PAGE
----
Pension Age Winter Heating Payment (PAWHP): consultation response

We are introducing Pension Age Winter Heating Payment (PAWHP) in winter 2024/25 as a like-for-like replacement for the UK Government’s Winter Fuel Payment. This document lays out the Scottish Government’s response to the PAWHP consultation.

Questions 14 to 16: Re-determinations and Unintended Consequences

Section 5 of the consultation asked questions about the proposed timescales for a client to request a re-determination, and the time period for Social Security Scotland to consider a re-determination for PAWHP. A re-determination can be requested by a client to Social Security Scotland where the client believes a wrong decision has been made in respect of their application and they ask for this to be looked at again.

Re-determination timescales

The consultation outlined proposals on timescales for a client to request a re-determination (31 calendar days) and timescales for Social Security Scotland making a decision on a re-determination (56 calendar days).

Following further consideration of re-determinations timescales as well as the feedback received during the consultation, we intend to increase the time limit for a client to request a re-determination from 31 calendar days to 42 calendar days. This would provide greater flexibility for clients to challenge a PAWHP determination and would address organisations’ concerns that this client group may need more time to request a re-determination.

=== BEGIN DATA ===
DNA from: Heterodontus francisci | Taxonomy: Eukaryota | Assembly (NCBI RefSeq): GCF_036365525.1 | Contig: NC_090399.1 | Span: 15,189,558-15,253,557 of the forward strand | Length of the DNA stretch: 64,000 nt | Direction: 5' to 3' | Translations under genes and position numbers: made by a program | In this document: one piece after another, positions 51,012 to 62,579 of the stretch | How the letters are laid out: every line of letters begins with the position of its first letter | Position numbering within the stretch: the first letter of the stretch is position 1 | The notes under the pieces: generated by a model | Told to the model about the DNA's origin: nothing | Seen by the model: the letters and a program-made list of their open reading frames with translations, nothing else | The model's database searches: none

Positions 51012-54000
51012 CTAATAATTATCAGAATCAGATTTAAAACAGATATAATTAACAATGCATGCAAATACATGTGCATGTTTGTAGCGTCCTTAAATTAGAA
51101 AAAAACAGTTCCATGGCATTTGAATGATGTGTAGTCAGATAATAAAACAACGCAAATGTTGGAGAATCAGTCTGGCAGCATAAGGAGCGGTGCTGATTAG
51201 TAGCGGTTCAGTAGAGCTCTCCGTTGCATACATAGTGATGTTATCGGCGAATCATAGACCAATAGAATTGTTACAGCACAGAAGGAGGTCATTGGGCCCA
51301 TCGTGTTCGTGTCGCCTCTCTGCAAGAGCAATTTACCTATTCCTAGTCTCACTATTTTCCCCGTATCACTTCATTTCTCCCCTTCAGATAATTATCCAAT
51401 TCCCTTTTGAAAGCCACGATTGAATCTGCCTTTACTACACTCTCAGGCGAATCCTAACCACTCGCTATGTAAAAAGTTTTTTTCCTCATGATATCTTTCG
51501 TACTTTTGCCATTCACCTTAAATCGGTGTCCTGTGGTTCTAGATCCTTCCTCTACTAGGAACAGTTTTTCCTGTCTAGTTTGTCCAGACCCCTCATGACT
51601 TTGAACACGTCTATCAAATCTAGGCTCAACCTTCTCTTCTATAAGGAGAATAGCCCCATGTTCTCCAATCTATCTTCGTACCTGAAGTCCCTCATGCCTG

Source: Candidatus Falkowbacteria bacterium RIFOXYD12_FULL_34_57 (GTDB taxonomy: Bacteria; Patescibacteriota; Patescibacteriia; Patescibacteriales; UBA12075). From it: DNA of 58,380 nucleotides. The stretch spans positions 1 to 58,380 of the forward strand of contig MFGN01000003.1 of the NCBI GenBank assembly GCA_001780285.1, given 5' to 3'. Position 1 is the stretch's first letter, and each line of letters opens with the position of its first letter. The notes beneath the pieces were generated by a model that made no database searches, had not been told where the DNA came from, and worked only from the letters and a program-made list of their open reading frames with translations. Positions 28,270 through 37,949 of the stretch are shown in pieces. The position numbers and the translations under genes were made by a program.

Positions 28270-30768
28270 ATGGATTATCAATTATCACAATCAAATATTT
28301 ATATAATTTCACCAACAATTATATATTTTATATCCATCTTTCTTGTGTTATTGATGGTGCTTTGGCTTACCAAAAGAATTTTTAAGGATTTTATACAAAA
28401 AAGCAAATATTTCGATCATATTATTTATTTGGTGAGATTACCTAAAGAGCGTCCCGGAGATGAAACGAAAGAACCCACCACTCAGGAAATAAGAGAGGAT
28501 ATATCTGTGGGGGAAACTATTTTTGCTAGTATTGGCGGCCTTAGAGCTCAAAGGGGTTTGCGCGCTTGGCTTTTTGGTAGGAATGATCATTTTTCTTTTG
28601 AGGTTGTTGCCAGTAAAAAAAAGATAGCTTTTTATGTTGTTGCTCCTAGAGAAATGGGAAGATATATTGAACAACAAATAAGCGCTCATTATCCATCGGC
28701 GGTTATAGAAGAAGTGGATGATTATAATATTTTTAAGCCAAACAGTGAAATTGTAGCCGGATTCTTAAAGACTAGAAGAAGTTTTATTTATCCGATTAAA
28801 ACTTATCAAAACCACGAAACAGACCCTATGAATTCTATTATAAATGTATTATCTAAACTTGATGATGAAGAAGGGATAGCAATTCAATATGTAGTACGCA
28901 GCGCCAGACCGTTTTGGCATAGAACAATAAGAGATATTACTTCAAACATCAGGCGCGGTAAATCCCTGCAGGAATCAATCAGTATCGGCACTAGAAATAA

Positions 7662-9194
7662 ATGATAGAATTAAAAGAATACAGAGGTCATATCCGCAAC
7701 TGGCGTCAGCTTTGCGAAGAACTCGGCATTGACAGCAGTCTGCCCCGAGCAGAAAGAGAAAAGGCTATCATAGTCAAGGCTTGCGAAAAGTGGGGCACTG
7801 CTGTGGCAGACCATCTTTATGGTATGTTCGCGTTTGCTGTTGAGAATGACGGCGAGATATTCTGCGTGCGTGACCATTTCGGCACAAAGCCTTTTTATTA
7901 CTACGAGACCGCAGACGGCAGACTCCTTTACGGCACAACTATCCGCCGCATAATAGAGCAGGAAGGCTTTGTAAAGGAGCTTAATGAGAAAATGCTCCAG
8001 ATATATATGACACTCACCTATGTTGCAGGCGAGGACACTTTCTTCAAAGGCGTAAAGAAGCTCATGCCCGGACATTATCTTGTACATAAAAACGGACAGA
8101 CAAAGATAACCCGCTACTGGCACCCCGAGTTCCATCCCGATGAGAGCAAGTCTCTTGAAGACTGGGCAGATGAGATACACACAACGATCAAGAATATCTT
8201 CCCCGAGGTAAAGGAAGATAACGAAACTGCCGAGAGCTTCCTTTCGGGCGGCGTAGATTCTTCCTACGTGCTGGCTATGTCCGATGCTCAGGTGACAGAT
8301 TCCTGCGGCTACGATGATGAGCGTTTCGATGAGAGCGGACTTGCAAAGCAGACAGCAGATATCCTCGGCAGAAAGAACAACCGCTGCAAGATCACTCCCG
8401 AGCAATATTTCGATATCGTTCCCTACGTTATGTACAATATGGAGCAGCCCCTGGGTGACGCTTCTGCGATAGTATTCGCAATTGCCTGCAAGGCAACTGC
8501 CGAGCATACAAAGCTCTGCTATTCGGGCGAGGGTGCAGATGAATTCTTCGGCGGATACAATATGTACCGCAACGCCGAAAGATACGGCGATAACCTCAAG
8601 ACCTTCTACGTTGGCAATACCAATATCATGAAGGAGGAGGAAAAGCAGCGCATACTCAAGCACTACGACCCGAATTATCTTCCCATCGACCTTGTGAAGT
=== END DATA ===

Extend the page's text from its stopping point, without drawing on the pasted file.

We had proposed using an upper limit of 56 calendar days for Social Security Scotland to complete a re-determination. The increase in timescales for a client to request a re-determination will mean that both timescales align with the disability benefit re-determinations timescales. Although there were some reservations from organisations about a longer timeframe, it is important to note that 56 days would be the upper limit for completing a re-determination, and that we expect most re-determinations to be completed more quickly.

The rationale for providing an enhanced deadline of 56 calendar days to complete a re-determination, rather than the 16 working days used for low income benefits, is that PAWHP is not a low income benefit. PAWHP is an age-based benefit with variable award levels, which would impact the challenge process due to increased complexity. During a re-determination for PAWHP, household matching may be required, as well as allowing time for clients to gather further supporting information regarding the qualifying week.

PAWHP will also have the largest caseload of all Social Security Scotland benefits, with approximately 1.1 million people eligible. Considering the scale of the eligible cohort and the complexity of decision-making for PAWHP, even a small volume of re-determinations could have significant operational impacts. A longer timescale to complete re-determinations would allow Social Security Scotland to more effectively manage these requests, reducing the risk of re-determinations going out-of-time.

In summary, these enhanced timeframes for re-determinations would provide more time and flexibility for clients to challenge their PAWHP award, as well as ensuring sufficient time for Social Security Scotland to consider PAWHP award level, gather supporting information and complete household matching during the re-determination. This aligned approach would promote informed decision-making at re-determination stage and is likely to reduce the likelihood of appeals.



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